Sean’s Story: Being childfree in Zimbabwe

Sean SibandaChildfree???, I didn’t know that word existed. You grow up being actively encouraged to follow the so called life script: go to university, get a Job, get engaged/pay bridal price, get married, get a mortgage, raise kids and just die. To be really honest, I think I was always on the fence about raising kids. I really can’t recall a time and place when I really wanted or even had absolute certainty that I wanted kids. I think as far as I’m concerned, the first tell-tale sign was the actual number of kids I wanted, which would always fluctuate from one to two to three and back again.

I recently discovered that I was tokophobic (didn’t even know there was a word for it!), which is the fear of getting a girl pregnant. Also, being diagnosed with vitiligo put me off dating for a long while. Additionally, witnessing some of my friends in high school becoming baby daddies, and all the responsibilities that came with it, put me off the whole idea even further.

In 2016, during my internship year at a certain hotel, in my hometown of Bulawayo, I really got riled up by the constant complaints from a few of my co-workers who were permanent employees. I mean don’t get me wrong, the complaints were legitimate, because the working conditions were really bad. However, my main issue with them was the fact that they couldn’t leave the organization to find a better and more suitable job elsewhere, simply because they didn’t have any savings to fall back on, whilst they would be job-hunting. They lived paycheck to paycheck. All their incomes ended up going on looking after their kids. The last straw for me was when they would ask me, the single childless guy in the office, to go out and find jobs for them. It was then that I realized that parenthood can be a prison sentence. I mean to just live to feed your kids is not something I look forward to doing.

Another event that contributed to my choice to be childfree, was when a certain relative of mine, a man I looked up to, passed away. He was the darling of the family. A man who had made it in life both financially and on a personal level. His kids had everything you could dream of as a child. Private schooling, designer clothes, a beautiful house, the whole lot. In his last days, he was unemployed, involuntarily retired and feeling utterly useless and dejected. His children, whom he had sacrificed all his wealth for, were simply not there for him in his darkest hours, when he needed them the most. It was another reminder that life is unpredictable and that there is no guarantee that your kids will be there for you.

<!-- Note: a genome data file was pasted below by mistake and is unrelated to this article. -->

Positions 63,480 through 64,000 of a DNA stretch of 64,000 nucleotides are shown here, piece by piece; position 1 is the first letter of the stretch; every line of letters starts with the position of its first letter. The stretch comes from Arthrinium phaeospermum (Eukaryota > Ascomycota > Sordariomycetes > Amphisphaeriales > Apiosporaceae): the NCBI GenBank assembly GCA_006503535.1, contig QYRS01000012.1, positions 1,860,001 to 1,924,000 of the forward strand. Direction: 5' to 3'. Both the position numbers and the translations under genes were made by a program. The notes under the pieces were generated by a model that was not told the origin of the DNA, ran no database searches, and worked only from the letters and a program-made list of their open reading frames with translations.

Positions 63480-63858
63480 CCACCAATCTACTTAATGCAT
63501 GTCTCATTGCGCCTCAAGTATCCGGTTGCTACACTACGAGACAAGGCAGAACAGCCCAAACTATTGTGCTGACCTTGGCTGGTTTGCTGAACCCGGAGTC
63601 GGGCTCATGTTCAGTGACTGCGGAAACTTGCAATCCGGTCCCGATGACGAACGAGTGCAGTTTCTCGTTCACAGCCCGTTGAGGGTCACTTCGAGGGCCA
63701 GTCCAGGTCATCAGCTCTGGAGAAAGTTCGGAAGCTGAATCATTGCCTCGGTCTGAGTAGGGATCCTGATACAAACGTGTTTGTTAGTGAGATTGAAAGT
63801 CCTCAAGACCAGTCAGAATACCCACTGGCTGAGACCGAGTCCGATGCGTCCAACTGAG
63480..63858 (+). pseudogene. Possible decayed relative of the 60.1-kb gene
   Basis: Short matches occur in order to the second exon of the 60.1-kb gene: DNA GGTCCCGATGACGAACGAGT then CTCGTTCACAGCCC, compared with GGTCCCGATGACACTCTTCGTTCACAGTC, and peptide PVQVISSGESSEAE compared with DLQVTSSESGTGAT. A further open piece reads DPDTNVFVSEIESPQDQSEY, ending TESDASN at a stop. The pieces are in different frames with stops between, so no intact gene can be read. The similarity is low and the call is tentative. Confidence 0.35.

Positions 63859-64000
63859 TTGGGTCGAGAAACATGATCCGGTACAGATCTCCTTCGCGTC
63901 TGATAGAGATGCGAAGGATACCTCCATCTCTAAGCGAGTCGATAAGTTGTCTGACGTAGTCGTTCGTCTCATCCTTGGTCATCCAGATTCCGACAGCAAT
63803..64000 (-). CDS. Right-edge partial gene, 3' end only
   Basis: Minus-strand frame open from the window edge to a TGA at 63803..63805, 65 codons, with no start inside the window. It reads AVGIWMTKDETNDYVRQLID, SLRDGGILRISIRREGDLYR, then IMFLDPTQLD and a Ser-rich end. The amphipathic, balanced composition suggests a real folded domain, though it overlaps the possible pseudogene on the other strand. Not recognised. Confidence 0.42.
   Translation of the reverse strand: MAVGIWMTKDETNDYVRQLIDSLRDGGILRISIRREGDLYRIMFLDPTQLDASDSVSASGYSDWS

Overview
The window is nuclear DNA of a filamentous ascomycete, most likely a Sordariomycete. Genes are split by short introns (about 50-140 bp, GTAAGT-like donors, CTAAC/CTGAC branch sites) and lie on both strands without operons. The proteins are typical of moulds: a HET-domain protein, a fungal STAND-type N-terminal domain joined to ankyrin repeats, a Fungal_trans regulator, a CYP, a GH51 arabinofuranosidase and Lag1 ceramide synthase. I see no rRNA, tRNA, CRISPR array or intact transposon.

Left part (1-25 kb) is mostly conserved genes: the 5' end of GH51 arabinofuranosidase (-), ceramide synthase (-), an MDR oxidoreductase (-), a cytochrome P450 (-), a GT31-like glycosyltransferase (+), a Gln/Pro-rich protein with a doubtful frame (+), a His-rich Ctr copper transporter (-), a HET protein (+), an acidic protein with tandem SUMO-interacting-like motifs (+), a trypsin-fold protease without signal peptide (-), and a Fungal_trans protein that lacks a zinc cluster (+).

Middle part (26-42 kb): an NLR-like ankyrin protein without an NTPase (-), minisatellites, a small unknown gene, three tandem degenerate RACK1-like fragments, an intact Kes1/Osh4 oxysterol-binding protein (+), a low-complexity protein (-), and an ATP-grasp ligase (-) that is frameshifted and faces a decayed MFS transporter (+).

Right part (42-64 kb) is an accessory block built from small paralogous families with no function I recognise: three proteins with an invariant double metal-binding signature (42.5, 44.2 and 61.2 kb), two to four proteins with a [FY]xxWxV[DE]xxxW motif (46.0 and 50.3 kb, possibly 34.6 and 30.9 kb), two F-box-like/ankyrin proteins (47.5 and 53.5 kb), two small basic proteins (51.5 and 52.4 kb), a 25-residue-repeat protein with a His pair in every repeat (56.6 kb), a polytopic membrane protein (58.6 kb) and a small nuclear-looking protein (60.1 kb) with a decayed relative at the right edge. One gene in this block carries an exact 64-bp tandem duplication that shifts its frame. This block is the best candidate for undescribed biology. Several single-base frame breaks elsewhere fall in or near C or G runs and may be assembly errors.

What I have learnt about kids is that you need to able to sacrifice everything for them, often at the expense of your own happiness, and it’s not something I am willing to do. I think a lot of people just follow the African tradition without really giving much thought to the challenges that come with having children. To me, being a father is just too much of an important job to screw up. Kids need time, money, patience, dedication and constant sacrifice, and I know I can’t provide all that willingly.

I haven’t yet reached that age when it’s now expected of me to have kids, therefore the questions haven’t really started coming my way yet. A cousin of mine, who is in his late 40s, does not have kids and isn’t planning on having any. Luckily, nobody seems to be bothering him about his choice and I hope the same thing happens to me too. But if I end up being put under pressure to have children, then I guess I will just have to stand my ground.

As for finding a partner in Zimbabwe, to be honest, I sometimes feel like I am the only person in the whole country who actually knows that having kids is a choice. A lot of girls here have been raised to believe that they have no choice in the matter, and that they will never be fulfilled unless they become mothers. Having chosen to be childfree, I do realise that I could end up single for the rest of my life, but that’s a chance I am willing to take.

Sean Mzwandile Sibanda is an aspiring academic and restaurateur. He is currently undertaking his first degree in tourism and hospitality management, majoring in food and beverage at The Midlands State University in Gweru, Zimbabwe. He hopes to bring awareness to the childfree choice and help remove the stigma associated with it, especially in Africa. You can follow him on social media:
Twitter – @SeanMzwaSibanda
Instagram – @shoshozwsupastar
Facebook –
Website –

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  1. Hi Sean, thanks for sharing your story and for giving us a glimpse into what life’s like for a childfree man in Zimbabwe. I am glad that you too feel the need to help end the stigma against people without children on the continent. We do have quite a mountain to climb! But of course, traditions, no matter how old and how entrenched, do become outdated at some stage. With most of Africa’s youth being exposed to social media on a regular basis now, I anticipate that there will be a major shift in attitudes on this issue, at least, among the younger generations.

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